Workers’ compensation insurance will benefit you
Workers’ compensation laws are set up in each state to provide monetary compensation to employees injured on the job in exchange for mandatory relinquishment of the employee's right to sue his or her employer for negligence. Workers compensation insurance is a specialized type of insurance that protects employers. W orkers’ compensation insurance is not included in general business coverage and needs to be obtained separately. While there are some differences among state workers’ compensation laws, generally if you operate a business and have employees, regardless of full- or part-time status, you must provide workers’ compensation insurance to all your employees. Some states require business owners to obtain w orkers’ compensation insurance as soon as they hire their first employee. Because workers’ compensation insurance is mandated by law, small business owners often think that it is just one more overhead expense that provides little benefit. However, in the long run, it can actually save you money and protect both you and your employees.
Workers’ compensation laws are designed to ensure that employees who are injured or disabled on the job are compensated. The monetary awards can include medical expenses, death benefits, lost wages, and vocational rehabilitation. Some laws also protect employers and co-workers by limiting the amount an injured employee can recover from an employer and by eliminating the liability of co-workers in most accidents. State workers’ compensation statutes establish this framework for most employment. Failure to carry workers' compensation insurance or otherwise meet a state's regulations in this regard can leave an employer exposed not only to paying these benefits out of pocket, but also to paying penalties levied by the states.
Workers compensation law is not about negligence or proving fault. If your employee is injured while on the clock, he or she is automatically covered. Employers are required to report to the State Board of Workers’ Compensation information about any on-the-job injury that happens to any covered employee. Some employers try to avoid this type of coverage by claiming their employees as independent contractors. While the workers who maintain significant independence or freedom from an employer can be classified as independent contractors and not entitled to compensation for any injury sustained when performing their work, the term independent contractor is often misused. The definition of an independent contractor under state statutes has very specific guidelines in order to determine if the individual is an employee or an independent contractor. While definitions differ among jurisdictions, generally if a business owner or corporate entity has individuals working for them and they require a method, manner, time, and the type of work that the individuals are expected to perform, they cannot classify the individual as an independent contractor.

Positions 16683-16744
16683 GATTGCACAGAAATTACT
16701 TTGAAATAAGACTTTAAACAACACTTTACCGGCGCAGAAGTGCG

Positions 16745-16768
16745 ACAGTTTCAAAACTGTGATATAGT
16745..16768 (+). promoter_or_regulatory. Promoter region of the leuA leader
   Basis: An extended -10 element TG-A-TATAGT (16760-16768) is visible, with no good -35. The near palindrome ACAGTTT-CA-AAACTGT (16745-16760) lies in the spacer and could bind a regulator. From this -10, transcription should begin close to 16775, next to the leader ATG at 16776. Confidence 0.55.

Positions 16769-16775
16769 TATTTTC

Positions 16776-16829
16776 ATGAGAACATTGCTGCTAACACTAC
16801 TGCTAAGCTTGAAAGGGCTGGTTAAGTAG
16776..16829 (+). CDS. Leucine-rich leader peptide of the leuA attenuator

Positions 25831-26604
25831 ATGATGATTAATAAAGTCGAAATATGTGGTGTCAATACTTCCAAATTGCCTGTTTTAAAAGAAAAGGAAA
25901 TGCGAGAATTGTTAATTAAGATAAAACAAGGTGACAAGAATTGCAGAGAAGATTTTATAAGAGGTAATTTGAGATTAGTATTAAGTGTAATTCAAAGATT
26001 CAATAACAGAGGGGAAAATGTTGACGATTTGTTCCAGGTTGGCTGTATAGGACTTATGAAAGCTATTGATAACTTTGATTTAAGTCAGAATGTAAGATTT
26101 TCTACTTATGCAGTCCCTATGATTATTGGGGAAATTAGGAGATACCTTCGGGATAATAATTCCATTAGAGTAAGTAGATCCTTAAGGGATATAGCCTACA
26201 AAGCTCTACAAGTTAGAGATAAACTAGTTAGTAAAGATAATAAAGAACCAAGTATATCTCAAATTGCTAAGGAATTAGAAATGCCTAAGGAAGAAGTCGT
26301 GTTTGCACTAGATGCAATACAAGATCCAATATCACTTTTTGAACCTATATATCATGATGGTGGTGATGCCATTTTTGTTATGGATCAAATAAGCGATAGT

It is very important that you comply with the workers’ compensation law of your state. Each of the 50 states has its own workers’ compensation law. Generally, you must maintain workers’ compensation insurance at all times, post information about your workers' compensation coverage and where to get medical care for work injuries in a conspicuous place so that your employees can educate themselves, and, upon knowledge of an injury, you must immediatelly complete and file with your insurer’s or self-insurer's claims office an injury report.
Unfortunately, fraud is a serious problem when it comes to workers’ compensation insurance. If you suspect your employee of filing a false claim saying he/she was injured on the job while their injury really occurred elsewhere or exaggerating or falsifying injuries , you should report that opinion to your workers' comp claims administrator. Tell them all the facts you know, any witnesses you may be aware of, and the people they should talk to. Follow up any phone or verbal report with a letter. At all times, you should stay involved and maintain an open dialogue with your injured employee. Don’t assume your claims administrator is taking care of everything. If there is a problem, try to work it out as quickly as possible and be willing to make adjustments to the workplace to bring your employee back to the job.
The bottom line: if an employee gets hurt or sick because of work and you are not insured, you are responsible for paying all bills related to the injury or illness. You should be aware that workers’ compensation benefits are the exclusive remedy for injuries suffered on the job when you are properly insured. If you are illegally uninsured and an employee gets sick or hurt because of work, that employee can file a civil action against you, in addition to filing a workers’ compensation claim.
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